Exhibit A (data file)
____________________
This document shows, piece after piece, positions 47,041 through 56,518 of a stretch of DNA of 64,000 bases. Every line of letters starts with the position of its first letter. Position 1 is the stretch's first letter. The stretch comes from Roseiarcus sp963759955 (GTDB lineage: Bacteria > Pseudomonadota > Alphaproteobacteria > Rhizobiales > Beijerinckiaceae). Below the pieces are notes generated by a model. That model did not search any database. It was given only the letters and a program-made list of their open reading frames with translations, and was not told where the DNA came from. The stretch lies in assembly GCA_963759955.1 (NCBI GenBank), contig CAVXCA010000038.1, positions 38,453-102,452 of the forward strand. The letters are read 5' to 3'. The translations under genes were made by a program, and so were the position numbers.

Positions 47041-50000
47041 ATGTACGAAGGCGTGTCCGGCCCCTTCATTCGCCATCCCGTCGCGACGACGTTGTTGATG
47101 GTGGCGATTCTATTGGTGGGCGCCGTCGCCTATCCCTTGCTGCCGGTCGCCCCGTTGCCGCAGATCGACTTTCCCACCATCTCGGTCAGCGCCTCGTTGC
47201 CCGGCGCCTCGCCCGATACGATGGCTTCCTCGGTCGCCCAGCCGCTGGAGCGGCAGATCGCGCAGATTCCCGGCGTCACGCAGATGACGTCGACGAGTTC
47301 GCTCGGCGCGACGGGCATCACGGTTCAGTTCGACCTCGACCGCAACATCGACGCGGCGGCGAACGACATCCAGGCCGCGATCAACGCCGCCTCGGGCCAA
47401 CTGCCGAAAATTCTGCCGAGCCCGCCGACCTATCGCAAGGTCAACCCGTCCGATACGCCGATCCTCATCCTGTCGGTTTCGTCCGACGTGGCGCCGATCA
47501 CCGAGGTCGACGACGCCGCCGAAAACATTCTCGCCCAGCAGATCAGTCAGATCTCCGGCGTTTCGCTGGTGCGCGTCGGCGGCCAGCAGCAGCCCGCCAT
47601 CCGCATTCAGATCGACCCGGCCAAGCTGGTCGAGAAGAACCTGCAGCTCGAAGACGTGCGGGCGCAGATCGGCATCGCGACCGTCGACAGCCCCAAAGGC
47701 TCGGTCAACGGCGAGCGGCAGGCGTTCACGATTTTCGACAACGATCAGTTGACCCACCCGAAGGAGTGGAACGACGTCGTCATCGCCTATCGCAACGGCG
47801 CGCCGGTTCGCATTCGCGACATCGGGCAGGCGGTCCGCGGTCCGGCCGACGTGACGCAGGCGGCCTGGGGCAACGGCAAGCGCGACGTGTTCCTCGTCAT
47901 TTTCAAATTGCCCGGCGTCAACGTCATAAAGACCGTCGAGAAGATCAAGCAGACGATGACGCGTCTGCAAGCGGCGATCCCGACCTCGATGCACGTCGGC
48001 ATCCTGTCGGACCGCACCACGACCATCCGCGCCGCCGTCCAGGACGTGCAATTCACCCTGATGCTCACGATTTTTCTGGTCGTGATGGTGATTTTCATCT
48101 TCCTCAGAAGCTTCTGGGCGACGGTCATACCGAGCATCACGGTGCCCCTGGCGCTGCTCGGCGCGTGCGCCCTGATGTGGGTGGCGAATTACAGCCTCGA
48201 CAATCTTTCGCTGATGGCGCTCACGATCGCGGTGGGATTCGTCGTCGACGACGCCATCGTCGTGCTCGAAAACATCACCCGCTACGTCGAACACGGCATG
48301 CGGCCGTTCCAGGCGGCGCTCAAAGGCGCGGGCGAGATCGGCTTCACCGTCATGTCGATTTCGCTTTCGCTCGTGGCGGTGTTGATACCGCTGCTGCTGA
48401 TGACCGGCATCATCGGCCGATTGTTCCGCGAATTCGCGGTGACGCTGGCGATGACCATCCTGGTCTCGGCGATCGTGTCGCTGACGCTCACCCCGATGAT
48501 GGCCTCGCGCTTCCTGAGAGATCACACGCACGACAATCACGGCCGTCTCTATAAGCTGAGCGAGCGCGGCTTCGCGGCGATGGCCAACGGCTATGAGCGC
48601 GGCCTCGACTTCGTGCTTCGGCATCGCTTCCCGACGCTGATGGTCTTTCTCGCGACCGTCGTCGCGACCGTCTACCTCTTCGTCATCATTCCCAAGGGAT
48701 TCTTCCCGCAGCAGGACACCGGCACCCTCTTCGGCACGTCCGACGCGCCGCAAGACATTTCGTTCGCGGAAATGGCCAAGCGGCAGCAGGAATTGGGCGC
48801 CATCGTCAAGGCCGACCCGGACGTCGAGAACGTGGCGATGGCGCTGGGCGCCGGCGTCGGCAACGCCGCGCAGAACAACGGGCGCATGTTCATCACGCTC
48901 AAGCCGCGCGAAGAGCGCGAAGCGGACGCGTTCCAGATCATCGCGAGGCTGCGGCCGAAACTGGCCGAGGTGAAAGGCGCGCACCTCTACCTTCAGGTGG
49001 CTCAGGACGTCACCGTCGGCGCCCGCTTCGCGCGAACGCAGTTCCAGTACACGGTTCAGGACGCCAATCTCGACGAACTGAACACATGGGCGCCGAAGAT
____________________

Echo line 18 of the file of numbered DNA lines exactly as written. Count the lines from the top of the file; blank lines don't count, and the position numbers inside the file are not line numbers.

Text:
48501 GGCCTCGCGCTTCCTGAGAGATCACACGCACGACAATCACGGCCGTCTCTATAAGCTGAGCGAGCGCGGCTTCGCGGCGATGGCCAACGGCTATGAGCGC